To weight or not to weight? The effect of selection bias in 3 large electronic health record-linked biobanks and recommendations for practice

  • Salvatore M
  • Kundu R
  • Shi X
  • et al.
N/ACitations
Citations of this article
1Readers
Mendeley users who have this article in their library.

This article is free to access.

Abstract

The use electronic health record (EHR)-linked biobanks, including All of Us (AOU), the Michigan Genomics Initiative (MGI), and the UK Biobank (UKB), has become increasingly common in cancer research. However, each has a different participant recruitment strategy resulting in non-probability samples, which can lead to selection bias. An unanswered question is whether researchers should use selections weights when analyzing these data. Using colorectal cancer as the test case, we investigate the impact of using such weights on descriptive and analytic tasks in these three biobanks.We curated sociodemographic and clinical diagnosis data for 726,841 individuals (n = 244,071, 81,243, and 401,167, in AOU, MGI, and UKB, respectively). EHR ICD (diagnosis) code data were mapped to broader 2,042 codes, called phecodes, using the new phecode X mapping table developed by researchers at Vanderbilt University. Selection weights were constructed in AOU and MGI to make them more representative of the US adult population, using data from the 2019 National Health Interview Survey; previously described weights for the UKB were used. We estimated phenomewide prevalences, pairwise correlations, and phenome dimensionality (via principal components analysis). To investigate the role of weighting on conclusions from hypothesis testing and association estimation, we conducted a colorectal cancer phenomewide association study and estimated the sex-colorectal cancer log-odds ratio, respectively.We found that phecode prevalences in AOU and MGI decreased following weighting (median prevalence ratio [MPR]: 0.82 and 0.61, respectively) while those in UKB increased (MPR: 1.06). MGI is enriched for phecodes compared to AOU (MPR: 1.15) and UKB (MPR: 6.28). Weighting PCA had minimal impact on phenome dimensionality (e.g., 732 PCs explaining 95% of cumulative variation in AOU vs. 711 after weighting). Weighted PheWAS for colorectal cancer identified 21 hits not identified in unweighted PheWAS, but only one was from a new disease category. Weighted estimates of the female-colorectal cancer log-odds ratio overlapped with the benchmark range in MGI and UKB though resulted in a null association in AOU.Weighting had limited impact on dimensionality estimation and hypothesis testing but were important to consider for prevalence and association estimation. Results from untargeted analyses should be followed up with targeted analyses using curated weights. The importance of weights depends on the estimates obtained and inferencegoals and can improve the representativeness of results for cancer-related outcomes based on EHR-linked biobank data. Importantly, EHR-linked biobanks should be explicit in reporting recruitment and selection mechanisms and when possible, supply selection weights to researchers for population-based inference along with a clear definition of the target population.Citation Format: Maxwell Salvatore, Ritoban Kundu, Xu Shi, Christopher R. Friese, Seunggeun Lee, Lars G. Fritsche, Alison M. Mondul, David Hanauer, Celeste L. Pearce, Bhramar Mukherjee. To weight or not to weight? Studying the effect of selection bias in three EHR-linked biobanks with applications to colorectal cancer [abstract]. In: Proceedings of the American Association for Cancer Research Annual Meeting 2024; Part 1 (Regular Abstracts); 2024 Apr 5-10; San Diego, CA. Philadelphia (PA): AACR; Cancer Res 2024;84(6_Suppl):Abstract nr 4866.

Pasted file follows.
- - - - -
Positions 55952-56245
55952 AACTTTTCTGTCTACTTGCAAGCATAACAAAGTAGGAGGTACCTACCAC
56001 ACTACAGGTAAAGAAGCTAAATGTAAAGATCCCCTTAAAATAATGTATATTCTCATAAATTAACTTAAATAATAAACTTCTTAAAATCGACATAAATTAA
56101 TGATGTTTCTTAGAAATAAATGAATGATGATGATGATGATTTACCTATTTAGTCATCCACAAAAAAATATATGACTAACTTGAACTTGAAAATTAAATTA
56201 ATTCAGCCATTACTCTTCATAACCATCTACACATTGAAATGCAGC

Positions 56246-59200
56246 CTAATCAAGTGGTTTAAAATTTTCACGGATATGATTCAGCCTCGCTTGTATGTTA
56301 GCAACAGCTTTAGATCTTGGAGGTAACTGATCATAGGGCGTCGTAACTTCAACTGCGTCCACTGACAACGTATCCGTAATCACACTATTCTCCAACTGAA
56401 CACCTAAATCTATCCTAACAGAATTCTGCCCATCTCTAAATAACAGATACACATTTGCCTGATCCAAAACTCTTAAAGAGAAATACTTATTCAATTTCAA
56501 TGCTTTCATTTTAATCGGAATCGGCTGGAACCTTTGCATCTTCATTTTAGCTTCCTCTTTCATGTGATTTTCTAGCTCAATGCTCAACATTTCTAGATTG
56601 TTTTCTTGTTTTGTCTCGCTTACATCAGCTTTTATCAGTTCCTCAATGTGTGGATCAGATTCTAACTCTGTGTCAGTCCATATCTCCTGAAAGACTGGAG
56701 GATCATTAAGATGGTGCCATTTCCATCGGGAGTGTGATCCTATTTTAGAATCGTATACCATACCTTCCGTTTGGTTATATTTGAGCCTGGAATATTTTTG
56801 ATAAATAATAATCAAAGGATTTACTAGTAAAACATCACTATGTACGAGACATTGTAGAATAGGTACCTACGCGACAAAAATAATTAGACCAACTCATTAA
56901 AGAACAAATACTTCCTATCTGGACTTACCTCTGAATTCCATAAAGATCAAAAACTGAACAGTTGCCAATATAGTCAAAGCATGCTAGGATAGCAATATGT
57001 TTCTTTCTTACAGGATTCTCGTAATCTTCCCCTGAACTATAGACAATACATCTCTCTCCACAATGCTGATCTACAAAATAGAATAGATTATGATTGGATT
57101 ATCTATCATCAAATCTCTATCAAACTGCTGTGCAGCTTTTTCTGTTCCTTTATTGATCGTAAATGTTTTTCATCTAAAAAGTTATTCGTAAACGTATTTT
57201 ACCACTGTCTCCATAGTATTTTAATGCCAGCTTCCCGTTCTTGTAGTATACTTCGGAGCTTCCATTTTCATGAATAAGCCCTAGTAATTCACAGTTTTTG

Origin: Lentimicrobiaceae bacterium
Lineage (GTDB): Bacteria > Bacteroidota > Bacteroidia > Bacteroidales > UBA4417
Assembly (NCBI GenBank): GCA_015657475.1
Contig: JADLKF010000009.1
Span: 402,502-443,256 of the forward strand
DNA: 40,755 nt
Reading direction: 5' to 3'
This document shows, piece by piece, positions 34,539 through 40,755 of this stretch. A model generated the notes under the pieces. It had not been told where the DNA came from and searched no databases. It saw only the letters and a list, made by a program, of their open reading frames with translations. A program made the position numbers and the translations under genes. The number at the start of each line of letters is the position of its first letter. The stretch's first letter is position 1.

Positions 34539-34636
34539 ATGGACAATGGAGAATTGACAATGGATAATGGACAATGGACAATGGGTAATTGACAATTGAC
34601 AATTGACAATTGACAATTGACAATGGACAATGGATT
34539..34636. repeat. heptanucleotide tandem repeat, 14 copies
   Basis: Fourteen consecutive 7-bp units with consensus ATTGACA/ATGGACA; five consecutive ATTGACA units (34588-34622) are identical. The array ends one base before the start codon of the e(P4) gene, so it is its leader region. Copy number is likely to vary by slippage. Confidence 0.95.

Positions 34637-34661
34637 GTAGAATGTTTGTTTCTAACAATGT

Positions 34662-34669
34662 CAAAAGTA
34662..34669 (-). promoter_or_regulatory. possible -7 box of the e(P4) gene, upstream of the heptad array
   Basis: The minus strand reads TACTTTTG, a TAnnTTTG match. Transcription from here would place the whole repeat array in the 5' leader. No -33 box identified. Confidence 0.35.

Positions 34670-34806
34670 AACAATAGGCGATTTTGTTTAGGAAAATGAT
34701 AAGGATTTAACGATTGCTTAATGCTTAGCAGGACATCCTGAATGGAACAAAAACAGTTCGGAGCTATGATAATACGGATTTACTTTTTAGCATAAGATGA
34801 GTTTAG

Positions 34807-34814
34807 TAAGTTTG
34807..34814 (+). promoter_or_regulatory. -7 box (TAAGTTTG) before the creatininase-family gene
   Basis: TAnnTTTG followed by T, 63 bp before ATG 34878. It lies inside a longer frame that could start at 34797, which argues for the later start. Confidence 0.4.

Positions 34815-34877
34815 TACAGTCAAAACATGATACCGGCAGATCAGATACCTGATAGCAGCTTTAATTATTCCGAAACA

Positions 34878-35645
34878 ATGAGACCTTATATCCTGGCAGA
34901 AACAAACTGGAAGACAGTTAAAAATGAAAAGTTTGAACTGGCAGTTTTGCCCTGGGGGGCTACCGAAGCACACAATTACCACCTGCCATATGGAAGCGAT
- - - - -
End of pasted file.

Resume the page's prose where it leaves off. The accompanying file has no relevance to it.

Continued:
Cite

CITATION STYLE

APA

Salvatore, M., Kundu, R., Shi, X., Friese, C. R., Lee, S., Fritsche, L. G., … Mukherjee, B. (2024). To weight or not to weight? The effect of selection bias in 3 large electronic health record-linked biobanks and recommendations for practice. Journal of the American Medical Informatics Association. https://doi.org/10.1093/jamia/ocae098

Register to see more suggestions

Mendeley helps you to discover research relevant for your work.

Already have an account?

Save time finding and organizing research with Mendeley

Sign up for free